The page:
Edith Fuhrmann Brandmann
Born: September 11, 1931
Edith's village of Kriesciatik was located on the border between Romania and Poland. Her Jewish parents owned a large ranch where they raised cattle and grew sugar beets. They also owned a grocery store. Edith had a brother, Jacob, and a sister, Martha. At home the family spoke Yiddish and German, and Edith learned Romanian after she began school.
1933-39: Edith's village was by a river, and she spent summer days by the water with her friends, swimming and playing. Her mother would pack her bread and butter sandwiches and cherries. Sometimes she would go to the forest with her best friend, Fritzie, to pick wild strawberries and flowers. During Easter, Edith's parents made sure that they stayed inside because the local peasants would get drunk and sometimes attacked Jews, blaming them for killing Jesus.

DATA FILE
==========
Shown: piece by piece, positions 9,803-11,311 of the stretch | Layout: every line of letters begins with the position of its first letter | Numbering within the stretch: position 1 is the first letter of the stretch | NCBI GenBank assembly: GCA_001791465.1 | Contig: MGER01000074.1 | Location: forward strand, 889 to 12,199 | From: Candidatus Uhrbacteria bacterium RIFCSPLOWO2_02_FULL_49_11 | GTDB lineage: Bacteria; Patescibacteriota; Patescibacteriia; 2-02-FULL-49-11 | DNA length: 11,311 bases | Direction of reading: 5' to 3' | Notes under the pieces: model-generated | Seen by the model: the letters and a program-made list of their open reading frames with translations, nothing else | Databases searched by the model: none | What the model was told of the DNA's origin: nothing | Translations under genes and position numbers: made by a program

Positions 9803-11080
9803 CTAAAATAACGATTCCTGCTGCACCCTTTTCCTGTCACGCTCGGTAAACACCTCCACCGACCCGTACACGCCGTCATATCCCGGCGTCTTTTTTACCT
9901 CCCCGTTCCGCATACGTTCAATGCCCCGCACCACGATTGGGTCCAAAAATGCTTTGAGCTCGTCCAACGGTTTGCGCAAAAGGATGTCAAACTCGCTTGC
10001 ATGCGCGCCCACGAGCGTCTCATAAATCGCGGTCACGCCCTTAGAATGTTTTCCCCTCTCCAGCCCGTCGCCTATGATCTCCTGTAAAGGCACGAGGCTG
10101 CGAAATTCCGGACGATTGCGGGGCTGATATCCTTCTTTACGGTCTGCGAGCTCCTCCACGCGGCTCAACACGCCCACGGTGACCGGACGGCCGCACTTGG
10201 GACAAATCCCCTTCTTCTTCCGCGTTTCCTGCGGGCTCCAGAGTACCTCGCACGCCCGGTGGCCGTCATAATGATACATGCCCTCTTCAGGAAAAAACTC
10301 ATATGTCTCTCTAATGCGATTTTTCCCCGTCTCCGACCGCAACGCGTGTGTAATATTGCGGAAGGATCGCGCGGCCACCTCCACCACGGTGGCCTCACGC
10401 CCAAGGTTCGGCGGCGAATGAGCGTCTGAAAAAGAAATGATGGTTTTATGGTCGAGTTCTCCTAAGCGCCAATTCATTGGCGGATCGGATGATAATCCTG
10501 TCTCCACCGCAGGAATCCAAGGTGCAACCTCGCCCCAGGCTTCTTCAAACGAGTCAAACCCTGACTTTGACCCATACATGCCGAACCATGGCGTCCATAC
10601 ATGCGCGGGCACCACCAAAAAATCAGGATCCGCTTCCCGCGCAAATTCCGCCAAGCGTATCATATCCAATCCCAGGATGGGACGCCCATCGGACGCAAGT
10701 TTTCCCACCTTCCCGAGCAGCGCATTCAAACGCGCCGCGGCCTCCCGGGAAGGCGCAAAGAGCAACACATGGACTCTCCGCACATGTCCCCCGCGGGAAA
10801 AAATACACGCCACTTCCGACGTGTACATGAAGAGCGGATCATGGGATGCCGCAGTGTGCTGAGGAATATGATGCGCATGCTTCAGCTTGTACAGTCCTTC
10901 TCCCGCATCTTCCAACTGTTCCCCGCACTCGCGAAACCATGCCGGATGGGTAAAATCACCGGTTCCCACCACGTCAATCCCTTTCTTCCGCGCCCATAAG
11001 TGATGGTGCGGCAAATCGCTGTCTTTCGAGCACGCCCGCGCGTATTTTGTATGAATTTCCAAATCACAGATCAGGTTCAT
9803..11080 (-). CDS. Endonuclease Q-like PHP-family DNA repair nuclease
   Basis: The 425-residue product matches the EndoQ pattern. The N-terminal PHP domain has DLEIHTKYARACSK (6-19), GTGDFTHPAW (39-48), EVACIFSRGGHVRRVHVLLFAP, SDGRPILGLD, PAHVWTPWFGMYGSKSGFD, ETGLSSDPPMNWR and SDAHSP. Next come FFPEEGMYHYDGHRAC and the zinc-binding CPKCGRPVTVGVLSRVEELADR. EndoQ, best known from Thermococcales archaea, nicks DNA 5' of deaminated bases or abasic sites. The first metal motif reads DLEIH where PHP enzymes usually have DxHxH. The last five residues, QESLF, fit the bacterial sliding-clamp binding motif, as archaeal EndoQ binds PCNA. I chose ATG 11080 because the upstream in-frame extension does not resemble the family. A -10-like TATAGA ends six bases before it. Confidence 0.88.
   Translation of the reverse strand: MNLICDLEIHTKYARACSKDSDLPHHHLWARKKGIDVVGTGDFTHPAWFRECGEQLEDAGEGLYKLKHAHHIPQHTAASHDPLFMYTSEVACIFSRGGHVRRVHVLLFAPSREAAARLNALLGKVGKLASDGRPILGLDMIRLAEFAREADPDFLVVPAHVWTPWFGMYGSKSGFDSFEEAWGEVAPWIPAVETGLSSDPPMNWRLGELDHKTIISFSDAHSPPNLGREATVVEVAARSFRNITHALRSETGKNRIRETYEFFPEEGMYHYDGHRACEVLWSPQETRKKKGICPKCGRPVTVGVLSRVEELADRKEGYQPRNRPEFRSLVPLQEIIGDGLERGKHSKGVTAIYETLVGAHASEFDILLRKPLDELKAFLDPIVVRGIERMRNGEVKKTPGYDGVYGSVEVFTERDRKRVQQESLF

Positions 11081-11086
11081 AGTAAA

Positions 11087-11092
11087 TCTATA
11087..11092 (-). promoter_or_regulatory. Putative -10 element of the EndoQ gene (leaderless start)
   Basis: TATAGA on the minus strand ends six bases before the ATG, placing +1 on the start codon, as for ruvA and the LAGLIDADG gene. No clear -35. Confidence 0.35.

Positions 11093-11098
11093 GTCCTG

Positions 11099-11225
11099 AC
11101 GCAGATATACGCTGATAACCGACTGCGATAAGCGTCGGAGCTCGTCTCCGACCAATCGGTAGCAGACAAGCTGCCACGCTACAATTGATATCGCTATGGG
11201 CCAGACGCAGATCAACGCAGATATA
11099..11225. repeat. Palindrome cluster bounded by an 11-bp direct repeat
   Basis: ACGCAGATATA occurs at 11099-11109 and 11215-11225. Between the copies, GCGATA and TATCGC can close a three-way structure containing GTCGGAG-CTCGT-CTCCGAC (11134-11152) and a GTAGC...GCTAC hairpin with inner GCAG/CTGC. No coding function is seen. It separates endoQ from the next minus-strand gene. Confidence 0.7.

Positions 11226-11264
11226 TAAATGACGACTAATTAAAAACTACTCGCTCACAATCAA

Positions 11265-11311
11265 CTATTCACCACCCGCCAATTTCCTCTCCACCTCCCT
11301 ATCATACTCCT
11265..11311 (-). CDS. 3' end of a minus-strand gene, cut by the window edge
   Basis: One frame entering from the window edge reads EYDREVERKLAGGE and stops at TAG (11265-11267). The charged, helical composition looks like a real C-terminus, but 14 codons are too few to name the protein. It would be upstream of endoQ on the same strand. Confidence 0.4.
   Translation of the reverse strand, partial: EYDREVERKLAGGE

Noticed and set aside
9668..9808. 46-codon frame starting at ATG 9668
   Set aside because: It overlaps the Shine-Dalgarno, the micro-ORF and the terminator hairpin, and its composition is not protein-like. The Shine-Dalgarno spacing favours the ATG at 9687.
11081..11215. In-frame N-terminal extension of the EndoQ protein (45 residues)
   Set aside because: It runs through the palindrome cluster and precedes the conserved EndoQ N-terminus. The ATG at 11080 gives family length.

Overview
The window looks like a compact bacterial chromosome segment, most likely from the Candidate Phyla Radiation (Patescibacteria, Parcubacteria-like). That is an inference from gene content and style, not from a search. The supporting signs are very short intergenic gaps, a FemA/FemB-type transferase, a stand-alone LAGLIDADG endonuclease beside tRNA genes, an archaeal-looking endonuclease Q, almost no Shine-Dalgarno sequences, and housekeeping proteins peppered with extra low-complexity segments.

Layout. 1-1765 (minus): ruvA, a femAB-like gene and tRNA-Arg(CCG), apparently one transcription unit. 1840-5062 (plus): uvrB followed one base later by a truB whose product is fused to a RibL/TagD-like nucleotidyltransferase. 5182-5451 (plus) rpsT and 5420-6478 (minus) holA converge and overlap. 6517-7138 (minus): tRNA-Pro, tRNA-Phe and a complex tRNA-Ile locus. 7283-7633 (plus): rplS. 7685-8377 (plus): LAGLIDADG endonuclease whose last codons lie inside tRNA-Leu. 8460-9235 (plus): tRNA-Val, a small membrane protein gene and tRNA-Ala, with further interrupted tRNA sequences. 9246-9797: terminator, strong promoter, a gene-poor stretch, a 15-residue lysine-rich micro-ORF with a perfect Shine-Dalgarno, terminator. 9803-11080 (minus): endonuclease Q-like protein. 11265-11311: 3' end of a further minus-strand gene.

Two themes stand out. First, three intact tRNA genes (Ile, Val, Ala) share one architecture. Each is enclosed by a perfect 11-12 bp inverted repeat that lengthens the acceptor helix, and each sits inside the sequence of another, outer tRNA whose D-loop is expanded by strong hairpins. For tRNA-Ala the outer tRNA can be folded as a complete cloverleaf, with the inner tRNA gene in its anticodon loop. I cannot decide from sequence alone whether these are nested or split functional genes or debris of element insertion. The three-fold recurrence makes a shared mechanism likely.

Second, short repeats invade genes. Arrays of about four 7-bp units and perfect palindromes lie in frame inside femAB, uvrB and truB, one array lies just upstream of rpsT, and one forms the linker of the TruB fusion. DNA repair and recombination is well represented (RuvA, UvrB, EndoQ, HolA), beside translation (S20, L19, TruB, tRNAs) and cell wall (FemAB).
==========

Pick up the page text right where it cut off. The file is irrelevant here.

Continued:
1940-44: In 1940, a year after the war began, Romania became Germany's ally. Edith was 9 when Romanian police expelled the Jews from her village and sent them, on foot, to a place in Ukraine where Jews were concentrated. Edith and the others were brought to a huge barracks where there were thousands of Jews. Nothing seemed organized. They learned that every day, 1,000 Jews were rounded up and sent to Ukrainian ghettos. When Edith's father heard about this, he told them to stall until he could arrange their escape.
Edith's family spent more than three years sheltered by Jewish families in a Ukrainian village, and they survived the war. In 1959 Edith immigrated to America.